More than 32 springs ago, I was a pioneer in the uncharted waters brought on by a little piece of legislation called Title IX. Girls’ sports came to my high school with confusion and conviction and chaos. An art teacher became the girls’ softball coach, an English teacher the girls’ Basketball coach and tennis and volleyball were the purview of the traditional girls’ gym teachers who argued for the limitations of girls in sports.
In the two years in high school after Title IX took effect, I lettered in three sports and became an advocate for a new locker room, showers, uniforms, practice time in the gym, qualified coaches and equipment the boy’s teams took for granted. I was talented as an athlete who never had the opportunity to play competitive sports before. My peers and I worked hard to learn the games we were playing. I was 17 years old, an honor student and a fledgling leader. I started a newsletter called “Scoring Points” because the local paper wasn’t covering girls’ sports.
I was admired by most, for my conviction and my clarity. However there were some who wanted to silence my voice and they did so by talking to others with words like “she’s not a team player and she has a bad attitude.” My team-mates all knew differently, but a small group of adult/teachers/coaches in the school stuck together. It cost me a very small scholarship, a chance to have my name put in the sports walk of fame by the high school gym and a happy graduation ceremony. It wasn’t that I had done anything wrong; it was just that I hadn’t remained quiet.
Fast forward to 2007, I am a CEO of a not-for-profit organization and we are merging with another not for profit organization. A similar scenario in that the board of the organization with which we are merging is parochial, small and unsure of itself. The organization to which I am the CEO is growing, professional, connected and twice the size of the other. In the three years I have been the CEO of this organization, we have grown by 60%.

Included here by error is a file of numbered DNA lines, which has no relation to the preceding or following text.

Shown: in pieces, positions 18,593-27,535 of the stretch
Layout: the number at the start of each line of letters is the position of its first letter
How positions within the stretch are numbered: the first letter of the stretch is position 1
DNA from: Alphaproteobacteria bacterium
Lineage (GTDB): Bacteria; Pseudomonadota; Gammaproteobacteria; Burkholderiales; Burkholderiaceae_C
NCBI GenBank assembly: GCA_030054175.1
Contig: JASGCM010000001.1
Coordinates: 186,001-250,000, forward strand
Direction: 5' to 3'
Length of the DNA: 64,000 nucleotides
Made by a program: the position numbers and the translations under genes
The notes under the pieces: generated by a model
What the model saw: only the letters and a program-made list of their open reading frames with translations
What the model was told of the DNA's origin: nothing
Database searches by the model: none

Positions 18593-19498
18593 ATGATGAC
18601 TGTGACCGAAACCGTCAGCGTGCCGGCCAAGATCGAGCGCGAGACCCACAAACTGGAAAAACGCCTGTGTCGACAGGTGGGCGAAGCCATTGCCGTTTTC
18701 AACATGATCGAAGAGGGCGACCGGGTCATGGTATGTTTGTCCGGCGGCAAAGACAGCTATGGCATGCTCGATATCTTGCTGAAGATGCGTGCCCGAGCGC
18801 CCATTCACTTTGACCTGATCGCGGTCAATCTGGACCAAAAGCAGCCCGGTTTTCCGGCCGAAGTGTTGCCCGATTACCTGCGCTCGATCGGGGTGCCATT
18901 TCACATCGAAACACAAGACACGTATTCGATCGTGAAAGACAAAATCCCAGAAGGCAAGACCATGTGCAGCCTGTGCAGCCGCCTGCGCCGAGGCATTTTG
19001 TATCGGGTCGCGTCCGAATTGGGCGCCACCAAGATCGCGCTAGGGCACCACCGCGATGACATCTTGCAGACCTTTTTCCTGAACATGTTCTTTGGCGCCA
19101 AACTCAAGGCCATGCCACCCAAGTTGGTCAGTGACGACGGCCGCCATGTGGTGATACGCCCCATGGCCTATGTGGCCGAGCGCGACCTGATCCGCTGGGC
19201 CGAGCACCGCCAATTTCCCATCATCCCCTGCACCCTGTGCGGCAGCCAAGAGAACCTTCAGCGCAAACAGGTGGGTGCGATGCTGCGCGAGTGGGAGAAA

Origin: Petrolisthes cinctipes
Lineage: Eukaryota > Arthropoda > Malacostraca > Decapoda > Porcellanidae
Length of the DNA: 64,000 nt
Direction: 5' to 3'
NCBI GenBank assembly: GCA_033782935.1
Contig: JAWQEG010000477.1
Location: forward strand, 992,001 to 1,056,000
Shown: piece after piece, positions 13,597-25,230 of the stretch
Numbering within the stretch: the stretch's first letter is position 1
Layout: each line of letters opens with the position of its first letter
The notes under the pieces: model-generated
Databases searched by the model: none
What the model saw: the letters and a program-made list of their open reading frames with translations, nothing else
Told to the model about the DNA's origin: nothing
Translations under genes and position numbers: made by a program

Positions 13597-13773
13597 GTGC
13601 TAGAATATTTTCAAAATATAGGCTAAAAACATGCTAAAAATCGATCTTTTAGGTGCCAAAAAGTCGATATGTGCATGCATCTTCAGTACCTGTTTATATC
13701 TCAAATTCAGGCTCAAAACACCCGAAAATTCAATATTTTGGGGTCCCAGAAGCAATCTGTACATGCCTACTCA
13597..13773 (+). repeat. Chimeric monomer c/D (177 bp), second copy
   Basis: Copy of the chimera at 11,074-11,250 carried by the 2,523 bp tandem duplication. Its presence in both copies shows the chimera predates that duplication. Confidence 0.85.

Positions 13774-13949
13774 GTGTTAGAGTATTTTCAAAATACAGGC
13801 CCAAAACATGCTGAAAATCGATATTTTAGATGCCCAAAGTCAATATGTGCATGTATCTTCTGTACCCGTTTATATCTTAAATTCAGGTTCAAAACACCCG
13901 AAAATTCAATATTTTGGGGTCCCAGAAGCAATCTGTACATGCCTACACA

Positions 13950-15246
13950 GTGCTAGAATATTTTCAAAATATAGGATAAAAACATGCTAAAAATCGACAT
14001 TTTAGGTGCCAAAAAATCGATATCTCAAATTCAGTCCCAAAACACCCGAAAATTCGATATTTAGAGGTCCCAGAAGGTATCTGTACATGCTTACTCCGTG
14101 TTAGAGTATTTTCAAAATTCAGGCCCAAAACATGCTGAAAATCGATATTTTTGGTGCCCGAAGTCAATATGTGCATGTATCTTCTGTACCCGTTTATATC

Again rumors are starting to fly and hateful words are being shared in parking lots and through telephone calls. This time, they are more personal and potentially damaging in the Bible belt where I now live. At first, it took my breath away. And then I remembered back to a time when I was 17.
I remember how it felt at 17 to believe in something with all my heart. It was near the end of the school year and the coach’s committee was making decisions about a small $500 scholarship. The softball coach, an art teacher, was the source of rumors. I had been a stellar catcher for her team, but consulted outside counsel to learn how to be a catcher in a fast pitch team. By finding support outside of her, I had inadvertently pointed out to her insecurities she must have felt she had. I didn’t realize that then. I was 17. I was named to the all league team, honored by other coaches, but wasn’t honored by my own high school softball coach.
If she had left it to that, not being honored by the coaching staff of the softball team, that would have been disappointing enough, but because she chose to speak to others and to spread rumors about my not being a team player, I lost out on the small scholarship and had to deal with some humiliation right before graduation.
It was during those last few weeks of school, when some of the other coaches began sharing what they were hearing with me, that I felt devastated. I remember sitting in the living room with my mom as she consoled me to hold my head up, no matter what someone might say about me. In addition, I learned then the importance of forgiveness.
It wasn’t an easy lesson to absorb, but I remember my mother sharing the importance of letting the harsh words and rumors slide off of me like water on a duck’s back. Be proud of who you are she told me, and I realized she was right.
I was lucky to find in my life, many role models for that. I am reminded that to be a person of integrity, I must stand in my truth, no matter what another might say. There have been many role models in my lifetime, people who stood with courage and conviction, four who lost their lives because of their convictions before I had graduated from high school: John Kennedy, Martin Luther King, Robert Kennedy and Malcolm X. There were also many women who stood with the courage of their conviction: Shirley Chisolm, Billie Jean King, Barbara Jordan, and Bella Abzug were just a few of the women I admired then.
Today, it is again a person full of his own insecurities. I must remember the lessons of 17, when I first realized the importance of standing in my truth, no matter what someone might say or do to you. And, not only must I stand in the truth, but unwavering, I must move on, not to fall victim to another’s insecurities, but forgive them for those defects of character. I must continue to be the person I believe myself to be.
This, I believe.
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